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GOP Rep. Jones: 'Resentment and Hatred' in Political Climate 'Started with President Obama Being African-American'

WASHINGTON – Reacting to the shooting of House Majority Whip Rep. Steve Scalise (R-La.) on Wednesday, Rep. Zoe Lofgren (D-Calif.) said it would be “good” if both parties could agree on ways to restrict access to guns for “deranged people” from “all over the country and all over the political spectrum.”

The man who shot Scalise in Alexandria, Va., while GOP members of Congress were practicing for the annual charity baseball game was identified as James Hodgkinson, 66, a Sen. Bernie Sanders (I-Vt.) presidential campaign volunteer who frequently posted anti-Trump material on Facebook.

Hodgkinson fired at least 60 rounds before being shot by Capitol Police. In addition to Scalise, Tyson Foods lobbyist Matt Mika, congressional aide Zachary Barth, and officers Crystal Griner and David Bailey were wounded.

Scalise has Capitol Police protection as a member of the House leadership. Sen. Rand Paul (R-Ky.), who was at the scene of the attack, said everyone there probably would have been shot if Capitol Police were not present.

“It’s a terrible thing and I think we are all praying that everyone recovers, and there are people that aren’t well balanced all over the country and all over the political spectrum. We need to be concerned that those people will do things that are completely unhinged,” Lofgren told PJM on Capitol Hill. “It’s unlikely we will overcome our differences on access to guns for deranged people, but it would be good if we could.”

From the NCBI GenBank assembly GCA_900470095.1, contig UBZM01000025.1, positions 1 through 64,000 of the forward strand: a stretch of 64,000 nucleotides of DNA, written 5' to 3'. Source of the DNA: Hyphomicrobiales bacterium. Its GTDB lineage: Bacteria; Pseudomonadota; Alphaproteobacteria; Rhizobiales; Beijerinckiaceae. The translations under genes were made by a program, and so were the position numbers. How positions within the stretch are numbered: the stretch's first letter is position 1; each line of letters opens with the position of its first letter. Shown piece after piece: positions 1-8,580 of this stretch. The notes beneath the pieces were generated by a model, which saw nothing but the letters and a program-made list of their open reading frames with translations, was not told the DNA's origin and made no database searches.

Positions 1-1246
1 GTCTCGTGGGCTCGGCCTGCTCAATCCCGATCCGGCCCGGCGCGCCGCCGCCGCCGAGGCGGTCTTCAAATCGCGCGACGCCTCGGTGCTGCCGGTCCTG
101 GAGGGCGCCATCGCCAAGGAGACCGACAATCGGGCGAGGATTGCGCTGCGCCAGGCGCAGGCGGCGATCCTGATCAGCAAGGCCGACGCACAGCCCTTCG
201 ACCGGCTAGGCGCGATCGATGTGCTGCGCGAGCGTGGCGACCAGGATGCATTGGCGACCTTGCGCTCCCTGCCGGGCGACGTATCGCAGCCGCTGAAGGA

Rep. Mark Meadows (R-N.C.) said it is “too early” to discuss changes to gun laws.

“It’s obviously a tough day anytime a colleague comes under fire. It’s unexpected, but it’s certainly one of those things where what we’ve got to do is make sure America is a safe place. But it’s not going to undermine our democracy. It’s not going to get us to shy away from speaking the truth. I’m glad [Scalise’s] recovery is going well. Hopefully we’ll be able to see brighter days ahead,” Meadows told PJM. “I think it’s way too early to start talking policy.”

The rendition of “Julius Caesar” in New York City that depicts Donald Trump's assassination in the title role has been met with criticism and the theater behind the production recently lost some advertisers. The group, Public Theater, still receives taxpayer funding from NYC.

Comedian Kathy Griffin’s decision to pose for photos with a severed head resembling Trump was widely condemned by elected officials in both parties. She recently apologized for doing the photo shoot. Meadows was asked if those events have contributed to normalizing violent behavior toward political figures.

“I don’t know. It’s really easy to start pointing fingers at different people. I think, you know, obviously it appears this is a mental health issue. It’s too early to start pointing fingers and it’s certainly way too early to start talking policy,” Meadows replied.